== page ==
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Mr Fluffy clean up could become Australia’s largest acquisition scheme

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Media Release

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The ACT Government’s announcement of a voluntary buyback of houses that contain “Mr Fluffy” loose fill asbestos will result in Australia’s largest mass acquisition of residential property, says national law firm Slater and Gordon, but serious questions remain about the rights of affected homeowners to negotiate with the Government and the adequacy of government-funded legal support.

The buyback scheme comes after many home owners across the ACT and New South Wales were told earlier this year that clean-up efforts in the 1980s and 1990s had not adequately rid homes of dangerous asbestos dust.

The ACT Government’s Asbestos Response Taskforce concluded that the only enduring solution to the danger posed by the loose fill asbestos is the demolition of all affected homes.

The Federal Government announced yesterday that it would loan up to $1 billion to the ACT Government, opening the door for more than 1,000 affected homes to be acquired. The ACT Government released details of their proposed voluntary buyback scheme last night.

The scheme will become the largest scale residential acquisition scheme in Australian history. By way of contrast, around 200 properties will be acquired, both voluntarily and compulsorily, for Victoria’s East West Link Project and a similar number will be affected by Sydney’s NorthConnex and WestConnex projects.

Slater and Gordon senior associate and land acquisition specialist, Manisha Blencowe, said that this scale of acquisition was unprecedented.

“Large-scale acquisitions are usually required for major infrastructure projects, however nothing of this type has been proposed before,” she said.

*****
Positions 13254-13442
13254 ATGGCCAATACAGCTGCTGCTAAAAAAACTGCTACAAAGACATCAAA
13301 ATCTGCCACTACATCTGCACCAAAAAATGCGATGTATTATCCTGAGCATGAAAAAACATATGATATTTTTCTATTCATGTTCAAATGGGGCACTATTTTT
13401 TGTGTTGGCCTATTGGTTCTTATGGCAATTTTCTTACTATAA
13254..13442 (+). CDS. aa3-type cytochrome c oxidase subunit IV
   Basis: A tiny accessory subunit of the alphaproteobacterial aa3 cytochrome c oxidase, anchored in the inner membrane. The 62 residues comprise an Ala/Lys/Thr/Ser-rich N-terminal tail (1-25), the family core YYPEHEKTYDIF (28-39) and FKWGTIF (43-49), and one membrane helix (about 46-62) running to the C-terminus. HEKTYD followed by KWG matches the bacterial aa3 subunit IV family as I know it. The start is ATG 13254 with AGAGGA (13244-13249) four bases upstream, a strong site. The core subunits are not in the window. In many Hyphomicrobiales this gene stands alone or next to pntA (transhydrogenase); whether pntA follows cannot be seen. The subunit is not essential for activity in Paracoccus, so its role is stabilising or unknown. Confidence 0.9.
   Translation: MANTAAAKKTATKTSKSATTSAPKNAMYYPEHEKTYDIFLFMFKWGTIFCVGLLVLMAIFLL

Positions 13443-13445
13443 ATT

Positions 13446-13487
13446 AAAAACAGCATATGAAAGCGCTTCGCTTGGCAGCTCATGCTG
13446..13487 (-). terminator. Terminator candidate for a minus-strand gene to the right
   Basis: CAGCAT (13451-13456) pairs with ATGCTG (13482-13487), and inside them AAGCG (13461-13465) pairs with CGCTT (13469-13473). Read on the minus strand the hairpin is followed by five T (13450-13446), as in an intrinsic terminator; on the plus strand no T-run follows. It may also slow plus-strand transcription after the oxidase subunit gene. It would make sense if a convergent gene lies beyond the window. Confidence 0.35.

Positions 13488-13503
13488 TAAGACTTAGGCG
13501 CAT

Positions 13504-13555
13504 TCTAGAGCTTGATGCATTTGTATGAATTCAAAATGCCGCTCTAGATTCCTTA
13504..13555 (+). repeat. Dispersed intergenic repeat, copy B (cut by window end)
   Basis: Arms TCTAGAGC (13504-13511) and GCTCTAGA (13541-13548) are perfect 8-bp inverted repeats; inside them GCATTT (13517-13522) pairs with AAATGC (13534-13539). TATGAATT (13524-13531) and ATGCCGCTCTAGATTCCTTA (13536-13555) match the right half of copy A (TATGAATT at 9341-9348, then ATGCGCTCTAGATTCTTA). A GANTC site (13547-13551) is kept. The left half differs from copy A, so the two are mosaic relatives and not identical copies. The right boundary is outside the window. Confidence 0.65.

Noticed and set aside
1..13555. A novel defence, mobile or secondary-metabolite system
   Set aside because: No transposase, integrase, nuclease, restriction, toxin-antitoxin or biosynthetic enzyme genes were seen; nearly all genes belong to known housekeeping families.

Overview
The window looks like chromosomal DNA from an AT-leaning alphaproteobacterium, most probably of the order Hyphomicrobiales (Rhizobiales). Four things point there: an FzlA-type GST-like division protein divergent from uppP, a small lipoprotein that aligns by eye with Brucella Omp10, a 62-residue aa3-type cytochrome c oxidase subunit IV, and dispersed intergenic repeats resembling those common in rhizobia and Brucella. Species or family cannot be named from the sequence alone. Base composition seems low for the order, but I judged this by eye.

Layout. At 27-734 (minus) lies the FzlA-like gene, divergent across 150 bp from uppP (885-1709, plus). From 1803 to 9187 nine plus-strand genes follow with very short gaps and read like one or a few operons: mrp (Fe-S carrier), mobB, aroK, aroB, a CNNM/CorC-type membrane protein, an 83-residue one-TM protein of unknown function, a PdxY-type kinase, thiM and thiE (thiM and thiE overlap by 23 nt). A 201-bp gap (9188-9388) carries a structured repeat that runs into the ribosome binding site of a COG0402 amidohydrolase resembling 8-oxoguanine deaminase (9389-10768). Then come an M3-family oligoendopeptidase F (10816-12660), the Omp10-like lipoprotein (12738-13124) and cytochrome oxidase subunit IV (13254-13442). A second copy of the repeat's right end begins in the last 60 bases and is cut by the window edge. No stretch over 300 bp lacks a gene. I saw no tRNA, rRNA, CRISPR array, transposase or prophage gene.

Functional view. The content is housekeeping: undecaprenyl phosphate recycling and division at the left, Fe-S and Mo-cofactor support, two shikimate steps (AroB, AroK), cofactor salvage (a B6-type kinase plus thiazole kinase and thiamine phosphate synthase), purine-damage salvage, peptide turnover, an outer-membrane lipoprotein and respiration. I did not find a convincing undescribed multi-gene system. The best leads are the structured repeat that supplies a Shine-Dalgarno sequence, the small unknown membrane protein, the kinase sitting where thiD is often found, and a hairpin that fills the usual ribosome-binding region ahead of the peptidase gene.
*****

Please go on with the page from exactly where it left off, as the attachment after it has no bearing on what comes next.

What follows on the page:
However, Ms Blencowe expressed concern at several features of the Government’s proposed scheme.

“Although it is pleasing that the Government has made a commitment to assess payments at the market value of the property as if it was not affected by the loose fill asbestos, the scheme omits many features of the compulsory acquisition process, including providing compensation for loss suffered as a result of the acquisition, payments to assist in finding a replacement property, and the provision of legal assistance throughout the process.”

Ms Blencowe emphasised the importance of receiving expert legal advice on the subject of property acquisition.

“Property acquisition is a complicated area of law and the provisions regarding entitlements can be interpreted in unfavourable ways by acquiring authorities,” she said.

“In our experience, obtaining expert legal and valuation advice is critical to homeowners obtaining a fair result from the process.”

A distinctive feature of the circumstances surrounding the Mr Fluffy situation was the number of homes affected.

“A significant issue that will arise for home owners who are looking to replace their property will be the potential for significant distortion in the property market,” she said.

“A large-scale removal of properties from the market at the same time that a large number of people seek to purchase a property is likely to cause a significant market distortion.

“This may present a real barrier to those affected being able to replace their property. We look forward to seeing what the Government scheme can offer by way of protection for affected owners in this context.” 

Slater and Gordon are leaders in the property acquisition field and are currently acting for clients affected by both compulsory acquisition and voluntary purchase schemes including the East West Link Project in Victoria, NorthConnex and WestConnex in NSW and the North South Corridor Upgrade in South Australia.